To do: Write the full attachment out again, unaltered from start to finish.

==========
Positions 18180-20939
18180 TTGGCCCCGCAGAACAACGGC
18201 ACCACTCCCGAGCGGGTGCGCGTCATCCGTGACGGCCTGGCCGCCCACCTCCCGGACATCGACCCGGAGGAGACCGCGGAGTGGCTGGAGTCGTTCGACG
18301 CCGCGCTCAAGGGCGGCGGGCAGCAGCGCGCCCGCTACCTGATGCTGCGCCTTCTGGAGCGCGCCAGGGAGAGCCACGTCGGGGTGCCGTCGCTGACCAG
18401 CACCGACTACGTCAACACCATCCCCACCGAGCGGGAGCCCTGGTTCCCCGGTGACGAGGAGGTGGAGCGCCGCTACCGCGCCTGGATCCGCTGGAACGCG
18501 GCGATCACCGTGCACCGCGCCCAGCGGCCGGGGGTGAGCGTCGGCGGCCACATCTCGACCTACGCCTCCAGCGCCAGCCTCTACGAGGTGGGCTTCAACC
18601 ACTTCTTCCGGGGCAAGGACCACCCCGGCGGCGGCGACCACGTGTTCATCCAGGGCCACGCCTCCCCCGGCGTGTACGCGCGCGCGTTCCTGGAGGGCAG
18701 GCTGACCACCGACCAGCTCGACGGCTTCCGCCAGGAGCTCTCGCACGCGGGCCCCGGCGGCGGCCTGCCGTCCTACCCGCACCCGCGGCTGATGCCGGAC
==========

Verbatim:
Positions 18180-20939
18180 TTGGCCCCGCAGAACAACGGC
18201 ACCACTCCCGAGCGGGTGCGCGTCATCCGTGACGGCCTGGCCGCCCACCTCCCGGACATCGACCCGGAGGAGACCGCGGAGTGGCTGGAGTCGTTCGACG
18301 CCGCGCTCAAGGGCGGCGGGCAGCAGCGCGCCCGCTACCTGATGCTGCGCCTTCTGGAGCGCGCCAGGGAGAGCCACGTCGGGGTGCCGTCGCTGACCAG
18401 CACCGACTACGTCAACACCATCCCCACCGAGCGGGAGCCCTGGTTCCCCGGTGACGAGGAGGTGGAGCGCCGCTACCGCGCCTGGATCCGCTGGAACGCG
18501 GCGATCACCGTGCACCGCGCCCAGCGGCCGGGGGTGAGCGTCGGCGGCCACATCTCGACCTACGCCTCCAGCGCCAGCCTCTACGAGGTGGGCTTCAACC
18601 ACTTCTTCCGGGGCAAGGACCACCCCGGCGGCGGCGACCACGTGTTCATCCAGGGCCACGCCTCCCCCGGCGTGTACGCGCGCGCGTTCCTGGAGGGCAG
18701 GCTGACCACCGACCAGCTCGACGGCTTCCGCCAGGAGCTCTCGCACGCGGGCCCCGGCGGCGGCCTGCCGTCCTACCCGCACCCGCGGCTGATGCCGGAC